BATON ROUGE, La. (AP) — Louisiana Gov. John Bel Edwards is vying for a second term as the Deep South’s only Democratic governor, trying to keep national politics from sinking his chances at outright victory in Saturday’s open primary election.

In addition to choosing their governor, Louisiana voters will decide whether to keep six other Republican statewide elected officials for another term and whether to rewrite four provisions in the state constitution.

All candidates, regardless of party, run against each other on the same ballot. Runoff elections, as needed, will be held Nov. 16 among the top two vote-getters in each competition if no candidate reaches more than 50% of the vote.


Edwards faces five opponents on the ballot, though the competition is focused on two major Republican challengers: Ralph Abraham, a third-term congressman and physician from northeast Louisiana, and Eddie Rispone, a Baton Rouge businessman who has spent millions of his own wealth on the race.

Abraham and Rispone are competing for the No. 2 spot, hoping to force the race into a runoff. They suggest Edwards is out of step with Louisiana, saying taxes he supported to balance the budget are too high and are chasing people and businesses from the state.

Edwards says Louisiana is rebounding from an economic recession and a decade of budget crises after a bipartisan tax deal ended the state’s financial instability. He’s touting fewer people uninsured after he expanded Medicaid and a decline in the state’s prison population after a legislative overhaul of criminal sentencing laws.

The candidates have spent more than $24 million on the race, and outside PACs have added millions more in TV advertising, digital media spots and mailers.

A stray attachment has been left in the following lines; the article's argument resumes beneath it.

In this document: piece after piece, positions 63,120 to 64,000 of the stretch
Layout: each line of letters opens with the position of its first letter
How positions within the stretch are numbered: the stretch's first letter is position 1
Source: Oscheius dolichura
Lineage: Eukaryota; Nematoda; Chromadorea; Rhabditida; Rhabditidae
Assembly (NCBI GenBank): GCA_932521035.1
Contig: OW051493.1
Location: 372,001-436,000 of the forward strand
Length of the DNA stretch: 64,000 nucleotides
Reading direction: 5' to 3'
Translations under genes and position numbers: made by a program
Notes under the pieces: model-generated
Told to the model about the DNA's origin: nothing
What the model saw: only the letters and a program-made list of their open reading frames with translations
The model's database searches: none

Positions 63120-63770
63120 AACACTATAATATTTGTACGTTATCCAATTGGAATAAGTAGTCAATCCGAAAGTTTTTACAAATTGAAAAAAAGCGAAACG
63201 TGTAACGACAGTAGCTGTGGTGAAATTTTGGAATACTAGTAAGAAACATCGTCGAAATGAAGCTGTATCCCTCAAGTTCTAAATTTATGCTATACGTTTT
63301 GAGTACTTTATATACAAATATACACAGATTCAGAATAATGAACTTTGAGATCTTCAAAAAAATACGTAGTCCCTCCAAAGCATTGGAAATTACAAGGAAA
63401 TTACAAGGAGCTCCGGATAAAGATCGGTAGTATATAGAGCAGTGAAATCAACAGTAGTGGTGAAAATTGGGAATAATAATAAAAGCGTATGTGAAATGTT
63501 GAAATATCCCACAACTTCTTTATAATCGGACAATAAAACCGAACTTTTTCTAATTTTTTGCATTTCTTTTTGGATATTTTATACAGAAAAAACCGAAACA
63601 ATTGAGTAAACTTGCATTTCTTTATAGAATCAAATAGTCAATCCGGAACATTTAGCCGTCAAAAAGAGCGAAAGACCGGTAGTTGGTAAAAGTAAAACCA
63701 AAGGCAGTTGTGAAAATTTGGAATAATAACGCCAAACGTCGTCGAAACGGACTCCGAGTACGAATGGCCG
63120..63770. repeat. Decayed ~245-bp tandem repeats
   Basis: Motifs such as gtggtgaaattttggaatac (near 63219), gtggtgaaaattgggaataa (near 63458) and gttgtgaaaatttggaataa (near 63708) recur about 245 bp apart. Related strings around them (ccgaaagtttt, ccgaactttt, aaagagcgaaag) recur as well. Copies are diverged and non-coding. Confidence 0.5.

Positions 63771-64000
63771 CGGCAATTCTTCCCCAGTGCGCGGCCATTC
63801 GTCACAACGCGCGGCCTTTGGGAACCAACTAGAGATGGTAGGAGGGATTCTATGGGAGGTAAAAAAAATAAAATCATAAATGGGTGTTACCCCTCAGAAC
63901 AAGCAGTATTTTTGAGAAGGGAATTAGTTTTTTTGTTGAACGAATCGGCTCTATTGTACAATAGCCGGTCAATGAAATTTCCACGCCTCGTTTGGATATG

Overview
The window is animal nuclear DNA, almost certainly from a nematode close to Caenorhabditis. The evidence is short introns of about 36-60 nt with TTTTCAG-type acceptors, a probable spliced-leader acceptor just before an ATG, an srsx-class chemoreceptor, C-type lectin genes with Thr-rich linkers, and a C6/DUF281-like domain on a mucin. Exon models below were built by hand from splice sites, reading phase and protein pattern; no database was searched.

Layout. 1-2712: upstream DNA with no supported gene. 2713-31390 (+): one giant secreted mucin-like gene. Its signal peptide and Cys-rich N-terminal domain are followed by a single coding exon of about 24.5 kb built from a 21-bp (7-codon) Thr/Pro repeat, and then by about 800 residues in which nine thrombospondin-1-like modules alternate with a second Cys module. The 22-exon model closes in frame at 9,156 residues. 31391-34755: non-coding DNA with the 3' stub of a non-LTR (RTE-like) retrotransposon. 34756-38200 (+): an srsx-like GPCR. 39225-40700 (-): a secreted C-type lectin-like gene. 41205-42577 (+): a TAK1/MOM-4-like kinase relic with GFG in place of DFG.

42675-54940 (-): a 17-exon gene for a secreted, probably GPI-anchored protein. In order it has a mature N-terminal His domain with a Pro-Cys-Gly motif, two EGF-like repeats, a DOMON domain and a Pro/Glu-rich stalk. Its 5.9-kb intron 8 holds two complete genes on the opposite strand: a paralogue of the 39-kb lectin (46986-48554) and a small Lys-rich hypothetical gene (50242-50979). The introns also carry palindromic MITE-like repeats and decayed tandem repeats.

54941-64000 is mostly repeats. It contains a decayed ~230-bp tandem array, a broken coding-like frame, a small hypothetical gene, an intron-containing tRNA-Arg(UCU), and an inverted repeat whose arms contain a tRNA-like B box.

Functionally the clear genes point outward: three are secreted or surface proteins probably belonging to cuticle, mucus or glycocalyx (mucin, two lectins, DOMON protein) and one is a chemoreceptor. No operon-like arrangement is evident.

Six Republican incumbents are seeking reelection to their statewide positions: Lt. Gov. Billy Nungesser, Secretary of State Kyle Ardoin, Attorney General Jeff Landry, Treasurer John Schroder, Agriculture Commissioner Mike Strain and Insurance Commissioner Jim Donelon.

The races for lieutenant governor, attorney general and insurance commissioner are certain to be settled Saturday, with only two contenders in each race. Of those, Donelon faces the fiercest competition, an intraparty challenge from Tim Temple, who’s worked in the insurance industry for 20 years and put $1.8 million of his own money into the race. Donelon, in office since 2006, is seeking a fourth term as commissioner.

Few other opponents to the GOP incumbents have done significant fundraising.

Nungesser, seeking a second term, faces Willie Jones, a New Orleans Democrat. Landry, also in his first term, has drawn opposition from Ike Jackson Jr., a Democrat from Plaquemine and lawyer who once worked in the attorney general’s office.

Among their multiple challengers, Ardoin, Schroder and Strain face rematches with Democratic candidates they defeated in prior elections.

Ardoin worked as a top deputy in the secretary of state’s office before winning the job in last year’s special election. One of his three opponents is Gwen Collins-Greenup, who has worked in notary and real estate businesses and lost to Ardoin in the 2018 runoff.

Schroder, a former state lawmaker who won his position in a 2017 special election, has two opponents, including New Orleans area lawyer Derrick Edwards, who unsuccessfully challenged Schroder two years ago.

Strain, a veterinarian in office since 2008, has four people vying to unseat him, including Charlie Greer, a Natchitoches Parish farmer who ran unsuccessfully in 2015. Other contenders seeking to oust Strain also are farmers. New Orleans vegetable and flower farmer Marguerite Green and Lettsworth tree farmer Peter Williams are Democrats, while rice and crawfish farmer Bradley Zaunbrecher from Egan is a Republican.


Voters are deciding four proposals to change the Louisiana Constitution.

Amendment 1 would create a property tax exemption for certain raw materials and other maintenance items headed for oil and gas drilling work in the Gulf of Mexico’s Outer Continental Shelf.

Amendment 2 would broaden how money from a state education fund can be used, allowing spending on three additional schools and educational programming from Louisiana Public Broadcasting.

Amendment 3 would widen the authority of the state tax appeals board to let the appointed board members determine whether certain tax and fee measures are constitutional, without a taxpayer having to go to court to settle a tax dispute. The Board of Tax Appeals decision could be appealed to the courts, or a taxpayer could still take a disagreement directly to court instead.

Amendment 4 would let the city of New Orleans exempt properties with up to 15 residential units from property taxes, as an incentive to create affordable housing.